For reasons I do not understand, one of the most powerful moments for me was when +KJS beat on the Cathedral door as part of the traditional liturgy for the investiture of a new Presiding Bishop. I was in the National Cathedral nine years ago, when we installed ++Griswold. And I remember how those three so-hard knocks reverberated around the acoustics of the Cathedral. "Let me in! Let me in! Let me in!" And it was even more powerful today, with +Katharine standing outside National Cathedral, slamming her crozier against those cathedral doors. And, mind you, with 4,000 people inside the Cathedral just longing to let her in! Obviously, my feeble words are not going to do justice to the moment. We need a poet to do it for us.

Throughout the service, I enjoyed seeing how +Katharine herself seemed to be so relaxed and enjoying the whole thing. Her intensity, her moments of humor, her seriousness, her spontaneity and humility. They all gave me confidence that this is a Presiding Bishop who may lead us in new and deeper directions in the next nine years. Yes, you will recall that I was furious with her railroading B033 through the House of Deputies during General Convention. But today, I am willing to lay that aside and let her start fresh.

One other perception was very strong today as I watched +Katharine's investiture. I was struck that this is the first investiture that had a worldwide, real-time audience. Many of you know that I had planned to be present in that service; I was one of the lucky few who had a ticket to the investiture, but I had to give it up. I thought watching the service via the Web would be a sad experience. But it was not. To the contrary, as I sat at my solitary laptop, I was moved by the sense that I was connected in an important way to many hundred – or even thousands – of other people who were, in those two hours, participating in the "church invisible." I was "virtually" connected to a huge community of faithful, joyful Episcopalians and Anglicans throughout the world. I give thanks that our church made it possible for me to share in that experience with so many other Christians.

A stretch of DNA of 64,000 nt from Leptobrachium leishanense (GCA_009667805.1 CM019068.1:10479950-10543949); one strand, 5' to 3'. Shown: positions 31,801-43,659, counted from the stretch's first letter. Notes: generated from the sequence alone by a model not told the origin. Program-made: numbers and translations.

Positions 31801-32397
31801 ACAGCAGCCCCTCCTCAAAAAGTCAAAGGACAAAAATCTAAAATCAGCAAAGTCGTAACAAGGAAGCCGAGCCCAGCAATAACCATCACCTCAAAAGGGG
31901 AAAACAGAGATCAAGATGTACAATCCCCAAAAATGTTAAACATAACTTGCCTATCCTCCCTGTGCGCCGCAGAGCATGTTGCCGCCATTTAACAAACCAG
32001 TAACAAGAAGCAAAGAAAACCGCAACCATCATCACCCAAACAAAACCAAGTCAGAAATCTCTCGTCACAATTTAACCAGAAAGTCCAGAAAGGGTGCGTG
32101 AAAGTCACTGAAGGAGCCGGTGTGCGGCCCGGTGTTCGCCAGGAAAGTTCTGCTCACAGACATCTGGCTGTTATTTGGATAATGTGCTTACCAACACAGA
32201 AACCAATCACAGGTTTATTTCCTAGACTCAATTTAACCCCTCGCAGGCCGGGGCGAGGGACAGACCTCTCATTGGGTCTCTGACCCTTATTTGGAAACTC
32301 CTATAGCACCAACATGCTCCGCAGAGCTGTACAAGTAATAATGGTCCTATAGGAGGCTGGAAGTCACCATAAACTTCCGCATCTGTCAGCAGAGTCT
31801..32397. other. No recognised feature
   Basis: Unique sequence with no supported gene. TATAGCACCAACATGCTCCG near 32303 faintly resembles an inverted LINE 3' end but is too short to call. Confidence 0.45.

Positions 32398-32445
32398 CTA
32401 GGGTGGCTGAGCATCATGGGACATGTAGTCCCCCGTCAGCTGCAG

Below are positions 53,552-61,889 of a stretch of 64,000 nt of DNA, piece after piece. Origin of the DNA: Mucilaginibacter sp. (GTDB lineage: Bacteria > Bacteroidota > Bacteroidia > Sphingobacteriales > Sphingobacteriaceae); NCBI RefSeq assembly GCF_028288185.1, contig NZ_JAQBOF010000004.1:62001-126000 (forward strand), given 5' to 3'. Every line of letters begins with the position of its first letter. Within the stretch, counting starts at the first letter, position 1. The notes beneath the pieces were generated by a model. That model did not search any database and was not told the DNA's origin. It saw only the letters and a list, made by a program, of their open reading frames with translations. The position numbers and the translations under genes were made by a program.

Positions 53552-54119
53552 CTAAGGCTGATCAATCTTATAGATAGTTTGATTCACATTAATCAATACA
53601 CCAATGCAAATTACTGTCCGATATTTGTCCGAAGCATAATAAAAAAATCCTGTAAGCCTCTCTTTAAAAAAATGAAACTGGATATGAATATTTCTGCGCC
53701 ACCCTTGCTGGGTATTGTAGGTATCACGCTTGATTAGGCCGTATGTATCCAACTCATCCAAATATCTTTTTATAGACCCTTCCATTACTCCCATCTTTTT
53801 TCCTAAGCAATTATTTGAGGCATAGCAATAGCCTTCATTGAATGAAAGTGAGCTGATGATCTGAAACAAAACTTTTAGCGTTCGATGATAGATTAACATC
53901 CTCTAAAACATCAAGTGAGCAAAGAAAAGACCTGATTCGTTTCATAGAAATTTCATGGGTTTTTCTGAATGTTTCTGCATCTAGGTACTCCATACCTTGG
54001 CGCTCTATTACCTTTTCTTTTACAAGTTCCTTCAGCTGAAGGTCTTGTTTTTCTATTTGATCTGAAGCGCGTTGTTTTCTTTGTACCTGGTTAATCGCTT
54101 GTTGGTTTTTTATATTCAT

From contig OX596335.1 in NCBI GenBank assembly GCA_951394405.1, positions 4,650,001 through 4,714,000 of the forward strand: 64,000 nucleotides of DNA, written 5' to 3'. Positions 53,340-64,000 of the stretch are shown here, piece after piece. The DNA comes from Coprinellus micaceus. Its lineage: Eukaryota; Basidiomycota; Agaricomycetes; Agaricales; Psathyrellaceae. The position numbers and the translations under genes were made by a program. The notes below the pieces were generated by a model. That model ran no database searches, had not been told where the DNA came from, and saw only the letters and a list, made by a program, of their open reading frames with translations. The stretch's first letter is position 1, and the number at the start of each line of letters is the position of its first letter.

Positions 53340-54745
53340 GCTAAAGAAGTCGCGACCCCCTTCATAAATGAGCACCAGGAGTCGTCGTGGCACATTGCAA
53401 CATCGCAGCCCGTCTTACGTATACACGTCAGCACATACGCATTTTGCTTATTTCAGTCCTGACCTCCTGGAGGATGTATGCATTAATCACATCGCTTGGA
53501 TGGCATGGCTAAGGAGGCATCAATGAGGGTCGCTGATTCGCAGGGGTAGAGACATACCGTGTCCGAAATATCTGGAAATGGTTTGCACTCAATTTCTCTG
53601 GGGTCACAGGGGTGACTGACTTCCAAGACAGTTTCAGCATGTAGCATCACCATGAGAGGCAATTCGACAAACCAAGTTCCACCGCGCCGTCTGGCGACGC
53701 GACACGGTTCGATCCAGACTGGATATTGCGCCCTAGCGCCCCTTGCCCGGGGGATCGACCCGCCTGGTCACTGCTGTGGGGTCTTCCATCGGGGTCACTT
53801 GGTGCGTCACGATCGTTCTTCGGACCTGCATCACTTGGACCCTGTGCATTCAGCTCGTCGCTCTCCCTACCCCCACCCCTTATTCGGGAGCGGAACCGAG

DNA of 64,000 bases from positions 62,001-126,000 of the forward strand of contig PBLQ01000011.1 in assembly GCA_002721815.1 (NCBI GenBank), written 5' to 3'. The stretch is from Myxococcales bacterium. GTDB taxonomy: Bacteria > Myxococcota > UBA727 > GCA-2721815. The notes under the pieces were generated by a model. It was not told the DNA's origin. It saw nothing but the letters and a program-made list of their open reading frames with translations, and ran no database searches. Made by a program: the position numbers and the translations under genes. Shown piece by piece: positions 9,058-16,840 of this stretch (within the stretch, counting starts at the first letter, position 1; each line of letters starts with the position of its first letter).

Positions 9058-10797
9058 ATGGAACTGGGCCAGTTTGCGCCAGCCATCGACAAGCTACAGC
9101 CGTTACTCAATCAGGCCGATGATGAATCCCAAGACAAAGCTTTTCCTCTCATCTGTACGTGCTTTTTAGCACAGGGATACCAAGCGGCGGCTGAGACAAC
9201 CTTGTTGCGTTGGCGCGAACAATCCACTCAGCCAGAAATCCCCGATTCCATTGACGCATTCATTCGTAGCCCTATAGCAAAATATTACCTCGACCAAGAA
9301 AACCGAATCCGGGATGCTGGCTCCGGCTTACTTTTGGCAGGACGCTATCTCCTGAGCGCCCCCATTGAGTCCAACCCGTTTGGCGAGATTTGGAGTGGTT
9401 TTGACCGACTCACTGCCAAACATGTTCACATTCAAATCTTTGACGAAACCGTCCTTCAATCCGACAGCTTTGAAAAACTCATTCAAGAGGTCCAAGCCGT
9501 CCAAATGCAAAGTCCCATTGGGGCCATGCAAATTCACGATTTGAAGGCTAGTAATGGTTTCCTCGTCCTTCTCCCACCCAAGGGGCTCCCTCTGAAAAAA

2 Comments:

Anonymous Anonymous said...

The most striking thing about her vestments was the absence of any cross.

12/19/2006 11:36 AM  
Anonymous Sartorius said...

The most striking thing about your comment is the absence of any sense about catholic liturgical dress.

When wearing a chasuble, it is generally not the done thing for a clergyperson to top the eucharistic vestment with a pectoral cross.

http://en.wikipedia.org/wiki/Pectoral_cross

"Bishops wear a pectoral cross during Mass, though it is not visible. It is properly worn — with cord — over the alb, but under the chasuble."

The article goes on to say:

"In practice many bishops wear their pectoral cross over their chasuable [sic] suspended either by a chain or a silk cord."

(That, of course, does not make it proper.)

I am certain Bishop Jefferts Schori's pectoral cross was properly on her person during the investiture, tucked in the pocket of her blouse, as it is in a number of widely available photographs. She wore it the next day during the seating, when she did not wear the chasuble, but a cope.

And now why don't you crypto-Baptist types go off to play with your projectors and praise bands, and leave the church key to real Anglicans?

12/19/2006 12:27 PM